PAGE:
It’s that time of year again. The kids are back in school, football is back on TV, and it’s only a matter of time before we break out the winter coats and snowblowers. Before that happens, though, we get to indulge in a classic U.P. tradition that draws visitors to Delta County from all over the Midwest: leaf peeping.
Few places in the U.P. offer a better range of fall color experiences than the Garden Peninsula, which boasts an impressive range of deciduous trees, secluded roads, stunning vistas and miles of shoreline. Let’s take a look at five of the peninsula’s notable foliage-viewing spots.
M-183: a Classic Shoreline Drive
The Garden Peninsula’s busiest road, M-183, also leads to its only proper settlement, Garden. M-183 splits off from US-2 about 15 miles west of Manistique. It heads south along the shore of Big Bay de Noc, rarely straying more than a quarter mile from the shoreline. For the first part of the drive, you’re surrounded by a gently rolling landscape of maple, basswood, oak and birch. These trees turn vibrant yellows, electric oranges and even deep red during the first couple weeks of October.
Though M-183 doesn’t have a lot of stretches right on the bay, you’ll catch glimpses of the water on your right as you drive south. The contrast of the deep blue (or slate gray, depending on the clouds) water against the stunning leaves is always welcome. Later in the season, as more leaves fall, these views open up and frame the remaining foliage even better.
Hidden Shores Drive/Road
On the opposite side of the peninsula, Hidden Shores Drive is a hard-to-find but rewarding treat. To get there, take County 435 south from US-2 — the split is just a couple miles west of Manistique — along the shore of Lake Michigan. You’ll get occasional views of the lake’s open waters as well as rich foliage displays in the surrounding birch-and-maple forest.
After a few miles, the road narrows and cuts left (east), turning into Hidden Shores Drive. Upon reaching the shore, it cuts right (south) again, offering stunning water-and-foliage views. Note that this road can be a bit treacherous during periods of inclement weather or after wet stretches, so it may be a good idea to bring a four-wheel-drive vehicle. It eventually peters out along the store, but plenty of hiking trails crisscross the woods here (just be wary of private property lines and wear bright colors if it’s hunting season).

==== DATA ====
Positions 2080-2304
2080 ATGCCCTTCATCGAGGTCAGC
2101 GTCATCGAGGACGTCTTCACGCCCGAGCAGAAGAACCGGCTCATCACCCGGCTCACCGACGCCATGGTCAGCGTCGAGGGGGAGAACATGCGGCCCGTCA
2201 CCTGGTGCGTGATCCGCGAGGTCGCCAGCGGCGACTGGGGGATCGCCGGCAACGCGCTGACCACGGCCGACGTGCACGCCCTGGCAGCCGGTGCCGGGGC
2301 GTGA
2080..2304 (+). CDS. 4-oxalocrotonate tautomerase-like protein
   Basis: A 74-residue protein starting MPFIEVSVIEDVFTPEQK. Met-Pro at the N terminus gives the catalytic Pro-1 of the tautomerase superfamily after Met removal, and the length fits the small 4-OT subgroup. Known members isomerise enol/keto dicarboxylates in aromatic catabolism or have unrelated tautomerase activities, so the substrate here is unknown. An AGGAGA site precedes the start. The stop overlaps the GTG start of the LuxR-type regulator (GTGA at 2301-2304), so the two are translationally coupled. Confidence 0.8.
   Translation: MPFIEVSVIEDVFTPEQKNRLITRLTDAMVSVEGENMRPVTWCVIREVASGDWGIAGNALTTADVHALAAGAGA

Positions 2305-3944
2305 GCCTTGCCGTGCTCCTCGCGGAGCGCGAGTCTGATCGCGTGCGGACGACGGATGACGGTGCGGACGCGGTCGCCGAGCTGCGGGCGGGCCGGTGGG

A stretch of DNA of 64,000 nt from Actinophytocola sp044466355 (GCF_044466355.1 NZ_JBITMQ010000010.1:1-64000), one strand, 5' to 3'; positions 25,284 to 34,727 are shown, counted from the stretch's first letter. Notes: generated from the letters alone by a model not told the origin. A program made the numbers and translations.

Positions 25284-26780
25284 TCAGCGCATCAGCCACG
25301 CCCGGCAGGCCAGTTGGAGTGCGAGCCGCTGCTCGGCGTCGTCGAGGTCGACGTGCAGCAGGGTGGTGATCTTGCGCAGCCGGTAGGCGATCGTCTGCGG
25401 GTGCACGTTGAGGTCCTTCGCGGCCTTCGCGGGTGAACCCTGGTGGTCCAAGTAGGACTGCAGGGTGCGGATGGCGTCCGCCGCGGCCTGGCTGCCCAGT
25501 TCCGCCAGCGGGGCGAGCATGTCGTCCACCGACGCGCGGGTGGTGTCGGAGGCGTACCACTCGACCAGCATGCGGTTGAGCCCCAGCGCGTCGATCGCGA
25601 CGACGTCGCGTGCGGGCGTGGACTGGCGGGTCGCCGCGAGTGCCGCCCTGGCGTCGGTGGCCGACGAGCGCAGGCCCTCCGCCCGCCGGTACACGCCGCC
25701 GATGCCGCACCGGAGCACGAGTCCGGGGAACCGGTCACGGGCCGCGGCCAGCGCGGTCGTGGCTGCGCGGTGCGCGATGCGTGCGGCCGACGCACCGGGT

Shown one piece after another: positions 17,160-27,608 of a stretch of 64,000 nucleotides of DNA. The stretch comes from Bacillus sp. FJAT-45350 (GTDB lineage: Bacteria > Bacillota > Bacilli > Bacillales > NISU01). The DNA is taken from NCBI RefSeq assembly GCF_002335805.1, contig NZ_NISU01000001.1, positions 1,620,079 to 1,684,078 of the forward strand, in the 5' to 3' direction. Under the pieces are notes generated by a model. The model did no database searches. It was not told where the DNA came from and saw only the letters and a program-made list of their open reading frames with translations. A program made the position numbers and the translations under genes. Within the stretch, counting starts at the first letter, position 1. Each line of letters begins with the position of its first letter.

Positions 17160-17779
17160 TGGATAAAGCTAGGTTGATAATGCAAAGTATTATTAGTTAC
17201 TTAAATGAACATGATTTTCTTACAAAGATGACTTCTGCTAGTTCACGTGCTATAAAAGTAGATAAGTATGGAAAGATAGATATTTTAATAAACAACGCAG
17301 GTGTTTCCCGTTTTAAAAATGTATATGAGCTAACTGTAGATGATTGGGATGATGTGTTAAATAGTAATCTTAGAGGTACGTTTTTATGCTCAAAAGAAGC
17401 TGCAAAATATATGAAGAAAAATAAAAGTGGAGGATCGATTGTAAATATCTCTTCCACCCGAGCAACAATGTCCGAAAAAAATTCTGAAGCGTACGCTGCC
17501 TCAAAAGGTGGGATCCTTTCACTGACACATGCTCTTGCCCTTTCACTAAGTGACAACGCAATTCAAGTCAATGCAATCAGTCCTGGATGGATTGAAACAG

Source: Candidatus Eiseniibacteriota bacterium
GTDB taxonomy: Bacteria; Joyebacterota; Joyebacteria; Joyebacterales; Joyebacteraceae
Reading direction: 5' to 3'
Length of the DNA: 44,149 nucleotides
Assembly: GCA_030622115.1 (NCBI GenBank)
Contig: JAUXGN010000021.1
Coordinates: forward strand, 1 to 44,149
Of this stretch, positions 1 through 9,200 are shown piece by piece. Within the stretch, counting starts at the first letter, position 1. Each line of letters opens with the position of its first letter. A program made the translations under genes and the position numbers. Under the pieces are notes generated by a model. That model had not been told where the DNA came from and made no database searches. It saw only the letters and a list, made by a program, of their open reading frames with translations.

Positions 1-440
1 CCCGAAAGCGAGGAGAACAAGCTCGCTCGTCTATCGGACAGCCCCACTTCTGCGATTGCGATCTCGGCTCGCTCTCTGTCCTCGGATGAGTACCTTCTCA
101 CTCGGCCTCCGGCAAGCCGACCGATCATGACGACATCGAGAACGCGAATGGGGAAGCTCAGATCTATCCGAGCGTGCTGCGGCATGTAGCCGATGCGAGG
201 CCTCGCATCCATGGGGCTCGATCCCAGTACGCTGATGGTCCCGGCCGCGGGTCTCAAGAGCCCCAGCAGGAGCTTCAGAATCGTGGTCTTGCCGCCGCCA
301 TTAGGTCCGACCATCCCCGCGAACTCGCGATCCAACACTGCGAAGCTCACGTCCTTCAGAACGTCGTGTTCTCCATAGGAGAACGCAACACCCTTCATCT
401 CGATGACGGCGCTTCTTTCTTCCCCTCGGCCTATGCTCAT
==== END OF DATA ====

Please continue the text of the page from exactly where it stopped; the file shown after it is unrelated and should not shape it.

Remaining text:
Shingleton State Forest Area
At the “top” of the peninsula, the southern section of Shingleton State Forest Area is easily accessible from US-2. This is a great area for a leisurely hike with the kids or dogs and is fun in virtually any weather. One of the nice things about this protected area is that its forest isn’t 100 percent deciduous – with hemlocks and spruces mixed into the equation, the deep green provides a great contrast with brilliant oranges, yellows and reds.
Fayette Historic State Park
At the southern terminus of M-183, you’ll find Fayette Historic State Park, an often-overlooked gem in Michigan’s state park system. Although the main attraction here is the faithful recreation of an old-time logging and manufacturing town, Fayette is surrounded by deciduous forest that turns brilliant hues in the fall. Thanks to its prime location on Big Bay de Noc, it also offers stunning foliage views up and down the shoreline. And while it’s hard to make out the colors on the distant islands that connect the Garden and Door Peninsulas, that part of the view doesn’t hurt either.
Garden Grade Road and Manistique River State Forest
Garden Grade Road runs through the heart of Manistique River State Forest, a little-visited section of protected woodland in the west-central Garden Peninsula. The land here isn’t very rugged, but a handful of watercourses are pleasant to look at (and hike along). The real attraction here is the embrace of the seemingly endless maple and birch forest, which turns vibrant yellow and orange early in the season. Don’t forget the hiking boots and camera!